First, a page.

RV Trip: More to See in Moab – Three National Parks

While Wyoming is probably the most visited of all the states with National Parks due to Yellowstone, Moab, Utah is worth including in your National Park RV camping plans. Here you can visit several exceptionally scenic attractions around southern Utah. In the area near Moab, you can see some amazing sights including Capitol Reef National Park, Arches National Park and Canyonlands National Park. Visitors from around the world come to the town of Moab to experience sunrise over the towering depths of Canyonlands National Park and then follow it up with sunset in the other-worldly red rock scenery of Arches National Park. Moab’s year-round access to thousands of square miles of amazing red rock landscapes, along with the cool waters of the Colorado River, has made it one of the most sought-after outdoor recreation destinations in the American Southwest.

Canyonlands National Park

Canyonlands National Park preserves 337,598 acres of colorful canyons, mesas, buttes, fins, arches, and spires in the heart of southeast Utah’s high desert. Water and gravity have been the principal architects of this land, sculpting layers of rock into the rugged landscape you see today.

Canyonlands allows you to explore a wilderness of countless canyons and fantastically formed buttes carved by the Colorado River and its tributaries. Rivers divide the park into four districts: Island in the Sky, The Needles, The Maze, and the rivers themselves. These areas share a primitive desert atmosphere, but each offers different opportunities for sightseeing and exploration and adventure. For maps and more information, see their website.

Capitol Reef National Park

Located in south-central Utah in the heart of red rock country, Capitol Reef National Park is a hidden treasure filled with cliffs, canyons, domes and bridges in the Waterpocket Fold, a geologic monocline (a wrinkle on the earth) extending almost 100 miles. Capitol Reef’s rich cultural history dates to archaic hunter-gatherers, the prehistoric Fremont Culture, and pioneer homesteaders. Capitol Reef is really a hiker’s dream. Trails here are plentiful and provide views of the red rock landscape as well as this unique geologic feature.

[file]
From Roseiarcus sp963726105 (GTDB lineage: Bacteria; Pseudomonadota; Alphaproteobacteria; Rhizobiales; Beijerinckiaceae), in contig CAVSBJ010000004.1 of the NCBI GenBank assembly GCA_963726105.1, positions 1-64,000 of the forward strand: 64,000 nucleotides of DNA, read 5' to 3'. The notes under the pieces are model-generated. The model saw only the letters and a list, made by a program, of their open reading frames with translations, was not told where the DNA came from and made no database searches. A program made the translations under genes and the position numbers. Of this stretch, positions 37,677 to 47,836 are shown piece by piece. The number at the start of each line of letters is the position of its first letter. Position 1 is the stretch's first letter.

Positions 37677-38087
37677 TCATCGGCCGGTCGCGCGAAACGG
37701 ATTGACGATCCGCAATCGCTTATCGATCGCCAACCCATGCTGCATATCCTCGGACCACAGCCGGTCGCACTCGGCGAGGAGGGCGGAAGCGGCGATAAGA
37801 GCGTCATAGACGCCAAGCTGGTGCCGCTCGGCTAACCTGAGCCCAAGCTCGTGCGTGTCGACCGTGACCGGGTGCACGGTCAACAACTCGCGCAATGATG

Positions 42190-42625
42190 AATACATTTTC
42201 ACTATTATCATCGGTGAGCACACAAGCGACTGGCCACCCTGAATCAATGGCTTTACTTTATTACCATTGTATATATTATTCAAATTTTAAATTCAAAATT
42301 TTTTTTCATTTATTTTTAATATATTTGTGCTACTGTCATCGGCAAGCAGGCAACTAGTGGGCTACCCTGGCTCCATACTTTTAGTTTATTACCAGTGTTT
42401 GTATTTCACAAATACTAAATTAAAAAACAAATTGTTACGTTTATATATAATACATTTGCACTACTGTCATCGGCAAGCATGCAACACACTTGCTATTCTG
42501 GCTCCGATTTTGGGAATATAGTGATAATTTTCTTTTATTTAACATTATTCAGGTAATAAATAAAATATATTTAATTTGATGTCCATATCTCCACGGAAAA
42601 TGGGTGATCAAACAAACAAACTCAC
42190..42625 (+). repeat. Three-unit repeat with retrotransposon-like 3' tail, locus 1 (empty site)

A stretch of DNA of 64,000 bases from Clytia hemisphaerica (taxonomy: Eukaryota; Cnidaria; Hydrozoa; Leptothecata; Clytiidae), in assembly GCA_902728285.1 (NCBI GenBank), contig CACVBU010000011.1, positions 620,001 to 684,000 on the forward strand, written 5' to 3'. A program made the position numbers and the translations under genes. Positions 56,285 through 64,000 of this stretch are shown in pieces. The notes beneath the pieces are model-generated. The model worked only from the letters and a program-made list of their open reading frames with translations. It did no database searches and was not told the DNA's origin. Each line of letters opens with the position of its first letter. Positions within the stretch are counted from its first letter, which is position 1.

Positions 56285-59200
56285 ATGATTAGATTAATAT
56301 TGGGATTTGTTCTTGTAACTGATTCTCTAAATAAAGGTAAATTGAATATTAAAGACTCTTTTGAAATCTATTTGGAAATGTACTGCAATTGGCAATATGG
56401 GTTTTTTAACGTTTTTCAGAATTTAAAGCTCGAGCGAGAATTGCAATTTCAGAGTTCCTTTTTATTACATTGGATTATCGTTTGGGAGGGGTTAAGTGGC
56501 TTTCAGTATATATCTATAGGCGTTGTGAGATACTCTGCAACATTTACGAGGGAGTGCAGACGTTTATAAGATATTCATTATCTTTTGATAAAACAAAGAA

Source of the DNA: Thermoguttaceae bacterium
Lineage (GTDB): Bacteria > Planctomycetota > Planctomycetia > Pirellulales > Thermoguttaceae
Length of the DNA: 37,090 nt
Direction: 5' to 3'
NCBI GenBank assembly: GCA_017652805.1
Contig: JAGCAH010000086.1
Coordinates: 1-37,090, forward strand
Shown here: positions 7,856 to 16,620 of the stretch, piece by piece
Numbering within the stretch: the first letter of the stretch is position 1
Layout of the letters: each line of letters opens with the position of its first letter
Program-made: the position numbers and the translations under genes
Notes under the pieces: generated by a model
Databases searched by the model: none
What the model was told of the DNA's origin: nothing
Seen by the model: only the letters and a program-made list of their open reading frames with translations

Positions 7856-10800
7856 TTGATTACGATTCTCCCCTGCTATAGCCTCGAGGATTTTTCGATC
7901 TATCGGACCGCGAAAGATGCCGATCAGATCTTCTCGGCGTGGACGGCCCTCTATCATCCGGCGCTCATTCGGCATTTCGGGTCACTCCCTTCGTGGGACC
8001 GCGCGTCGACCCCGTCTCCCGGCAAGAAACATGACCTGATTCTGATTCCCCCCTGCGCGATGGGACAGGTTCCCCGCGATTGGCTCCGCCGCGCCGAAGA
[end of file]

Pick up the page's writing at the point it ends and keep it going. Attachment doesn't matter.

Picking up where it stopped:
Arches National Park

We discussed Arches National Park in an earlier blog but just to recap:

Most visits to Arches involve traveling by vehicle along the scenic drive, which provides access to many viewpoints and trailheads. Arches National Park has the highest concentration of natural arches in the world. Over 2,500 of these unusual rock formations can be found here. Towering spires, fins and balanced rocks complement the arches, creating a remarkable assortment of landforms in a relatively small area. The park is within an arid, high desert environment with hot summers and cold winters. Parking is limited at all destinations. More information is available at the NPS website.

Where to Camp:

  • Canyonlands National Park: There are two campgrounds in Canyonlands,
    Canyonlands National Park

    Canyonlands National Park

    Island in the Sky Campground and The Needles Campground. Both are open year round but there is no water at Island in the Sky campground. You can get drinking water outside the visitor center from spring through fall. There are toilets, picnic tables and fire rings in the Needles Campground. There are also available public and private campground sites outside of Canyonlands which you can see at visit discovermoab.com or utahscanyoncountry.com.

  • The Bureau of Land Management (BLM) operates many campgrounds in the Moab area. Some accommodate large groups and may be reserved in advance. For more information, visit the BLM’s Utah Recreation Page.
  • Capitol Reef National Park: Camp inside the park at The Fruita Campground which is often described as an oasis within the desert. Adjacent to the Fremont River and surrounded by historic orchards, this developed campground has 64 RV/tent sites and 7 walk-in tent sites. Each site has a picnic table and firepit (walk-in sites have a grill instead of a firepit), but no individual water, sewage, or electrical hookups. There is a RV dump and potable water fill station near the entrance. Restrooms feature running water and flush toilets, but no showers. Accessible sites are located adjacent to restrooms. The Fruita Campground is open year-round, and is the only developed campground in Capitol Reef National Park. To make a reservation, visit: recreation.gov.
  • Arches National Park: Camp among slickrock outcroppings at Devils Garden Campground, 18 miles from the park entrance. You can reserve standard campsites up to 6 months in advance for stays March 1-October 31. All sites are usually reserved months in advance. Between November 1 and February 28, sites are first-come, first-served. Facilities include drinking water, picnic tables, grills, and both pit-style and flush toilets. For more information about camping in Arches National Park, see their website.

You can start your RV camping trip near Salt Lake City and rent an RV from El Monte RV there, or you can start further south around Las Vegas and rent an RV from El Monte RV rentals in Henderson, then head north and east to Utah. You can even pick up your RV at one of these locations and return it to the other if you like.

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